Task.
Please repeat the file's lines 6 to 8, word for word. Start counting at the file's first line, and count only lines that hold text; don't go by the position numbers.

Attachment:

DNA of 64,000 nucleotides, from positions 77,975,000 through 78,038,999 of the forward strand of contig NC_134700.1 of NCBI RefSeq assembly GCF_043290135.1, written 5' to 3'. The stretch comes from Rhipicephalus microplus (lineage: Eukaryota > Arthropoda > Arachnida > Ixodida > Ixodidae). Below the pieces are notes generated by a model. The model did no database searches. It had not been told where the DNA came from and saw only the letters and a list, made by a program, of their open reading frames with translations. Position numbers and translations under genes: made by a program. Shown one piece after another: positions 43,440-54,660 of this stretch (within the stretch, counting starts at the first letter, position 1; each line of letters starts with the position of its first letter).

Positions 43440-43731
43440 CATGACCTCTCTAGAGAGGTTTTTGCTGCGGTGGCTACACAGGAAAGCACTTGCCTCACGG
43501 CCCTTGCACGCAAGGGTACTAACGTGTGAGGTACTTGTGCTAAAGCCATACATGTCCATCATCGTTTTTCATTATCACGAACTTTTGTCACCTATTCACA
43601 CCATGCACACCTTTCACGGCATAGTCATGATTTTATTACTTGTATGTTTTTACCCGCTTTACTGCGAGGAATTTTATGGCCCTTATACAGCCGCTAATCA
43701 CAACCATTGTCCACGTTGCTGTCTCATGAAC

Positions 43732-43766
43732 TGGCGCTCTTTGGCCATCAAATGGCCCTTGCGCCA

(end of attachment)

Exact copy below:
43701 CAACCATTGTCCACGTTGCTGTCTCATGAAC

Positions 43732-43766
43732 TGGCGCTCTTTGGCCATCAAATGGCCCTTGCGCCA